10. 5 Cambodian Christians in Ontario
    (pp. 123-146)

    The conversion themes, values, and aspirations of Cambodian Christians who resettled in Ontario have similarities to those of new Christian converts from elsewhere in Southeast Asia and Asia Pacific. Miyazaki (2000), Hefner (1993), and Schieffelin (1981) indicate that Christian conversions in Indonesia, Papua New Guinea, and Fiji reflect transitions from traditional lifestyles to those of modernity, new moral systems of support and reciprocity, and different opportunities for upward mobility and social hierarchy. Among Hindu Javanese, for example, youth who were active in the new Christian church became the best educated and most cosmopolitan (Hefner 1993: 115). They not only easily...

  11. 6 Challenges and Concerns of Ontario Cambodian Youth
    (pp. 147-178)

    As Zhou and Bankston have pointed out, ‘children growing up in households headed by poor, low-skilled immigrants face uncertain prospects for moving ahead through school success. The parents, of course, have few of the economic resources that can help children do well in school. The environment does not help when neighborhoods are poor, beset by violence and drugs, and local schools do not function well. To add to this difficulty, immigrant children receive conflicting signals, hearing at home that they should achieve at school while learning a different lesson – that of rebellion against authority and rejection of the goals of...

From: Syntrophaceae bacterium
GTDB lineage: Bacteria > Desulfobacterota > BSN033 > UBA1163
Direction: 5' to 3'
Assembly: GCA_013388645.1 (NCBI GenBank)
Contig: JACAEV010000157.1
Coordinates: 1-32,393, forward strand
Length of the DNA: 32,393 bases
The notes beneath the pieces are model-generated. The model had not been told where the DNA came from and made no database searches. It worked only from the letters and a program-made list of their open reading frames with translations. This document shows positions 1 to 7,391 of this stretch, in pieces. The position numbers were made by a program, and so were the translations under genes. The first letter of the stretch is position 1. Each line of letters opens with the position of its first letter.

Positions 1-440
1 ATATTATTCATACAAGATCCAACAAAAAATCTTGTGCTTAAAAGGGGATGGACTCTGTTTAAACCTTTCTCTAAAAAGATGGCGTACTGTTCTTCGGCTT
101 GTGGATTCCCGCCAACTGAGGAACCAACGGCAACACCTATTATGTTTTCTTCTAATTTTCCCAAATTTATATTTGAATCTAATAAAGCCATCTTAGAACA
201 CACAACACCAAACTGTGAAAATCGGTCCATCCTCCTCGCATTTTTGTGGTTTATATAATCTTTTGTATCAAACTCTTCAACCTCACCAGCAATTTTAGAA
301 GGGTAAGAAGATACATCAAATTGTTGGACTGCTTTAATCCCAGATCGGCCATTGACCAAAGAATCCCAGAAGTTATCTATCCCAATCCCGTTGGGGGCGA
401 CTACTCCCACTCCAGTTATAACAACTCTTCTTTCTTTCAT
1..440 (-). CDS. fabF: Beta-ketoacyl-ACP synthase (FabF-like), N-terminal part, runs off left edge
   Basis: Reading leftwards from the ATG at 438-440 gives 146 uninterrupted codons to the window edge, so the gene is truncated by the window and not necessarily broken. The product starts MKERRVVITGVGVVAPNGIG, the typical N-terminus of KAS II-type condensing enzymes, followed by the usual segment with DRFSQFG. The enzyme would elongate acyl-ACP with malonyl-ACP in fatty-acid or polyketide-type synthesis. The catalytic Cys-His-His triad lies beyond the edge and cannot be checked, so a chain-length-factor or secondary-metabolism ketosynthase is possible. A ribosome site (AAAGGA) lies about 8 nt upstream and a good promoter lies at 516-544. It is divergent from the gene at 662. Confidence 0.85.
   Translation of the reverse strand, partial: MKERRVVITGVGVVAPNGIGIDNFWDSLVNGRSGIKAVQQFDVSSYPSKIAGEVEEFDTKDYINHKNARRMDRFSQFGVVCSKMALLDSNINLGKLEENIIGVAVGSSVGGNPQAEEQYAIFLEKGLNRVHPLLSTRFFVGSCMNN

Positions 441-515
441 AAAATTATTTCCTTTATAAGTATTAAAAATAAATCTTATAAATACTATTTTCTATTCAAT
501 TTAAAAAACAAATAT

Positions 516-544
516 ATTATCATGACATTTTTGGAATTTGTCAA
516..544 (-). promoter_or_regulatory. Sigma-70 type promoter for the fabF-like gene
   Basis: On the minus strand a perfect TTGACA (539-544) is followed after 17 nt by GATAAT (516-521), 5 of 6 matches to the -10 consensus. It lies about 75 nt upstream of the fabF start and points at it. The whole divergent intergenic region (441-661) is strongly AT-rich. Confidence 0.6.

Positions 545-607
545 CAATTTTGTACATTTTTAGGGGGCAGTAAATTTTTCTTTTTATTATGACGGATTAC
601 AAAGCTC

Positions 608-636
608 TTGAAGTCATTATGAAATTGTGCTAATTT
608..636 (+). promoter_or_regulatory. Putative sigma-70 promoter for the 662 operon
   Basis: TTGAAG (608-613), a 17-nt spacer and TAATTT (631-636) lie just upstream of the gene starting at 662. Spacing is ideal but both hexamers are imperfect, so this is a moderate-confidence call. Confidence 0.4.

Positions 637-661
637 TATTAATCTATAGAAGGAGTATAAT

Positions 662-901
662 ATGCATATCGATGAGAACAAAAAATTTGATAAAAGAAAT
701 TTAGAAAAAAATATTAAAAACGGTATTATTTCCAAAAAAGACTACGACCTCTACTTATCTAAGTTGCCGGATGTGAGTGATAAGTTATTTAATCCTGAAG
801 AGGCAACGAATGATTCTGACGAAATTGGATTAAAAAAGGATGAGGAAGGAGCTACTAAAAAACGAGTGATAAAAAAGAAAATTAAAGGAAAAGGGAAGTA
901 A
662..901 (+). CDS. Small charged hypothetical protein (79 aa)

12. 7 Re-envisioning Khmer Identities within Transnational Networks
    (pp. 179-208)

    Faist (2000) suggests three kinds of transnational social spaces that reflect different degrees of integration and interaction within diasporic contexts: transnational kinship groups that focus on families and small-scale reciprocity; transnational circuits with a focus on cultural, economic, and ideological networks of exchange; and the transnational community as an agency wherein a diasporic collectivity and sense of solidarity are articulated. All three function to create social and symbolic ties (imagined and/or tangible) across geopolitical boundaries that increase peoples’ connection to one another (ibid.: 196). The ability of first-generation Khmer in Ontario to develop transnational networks with Cambodia and other Khmer...

  13. Notes
    (pp. 209-234)
  14. References
    (pp. 235-250)
  15. Index
    (pp. 251-263)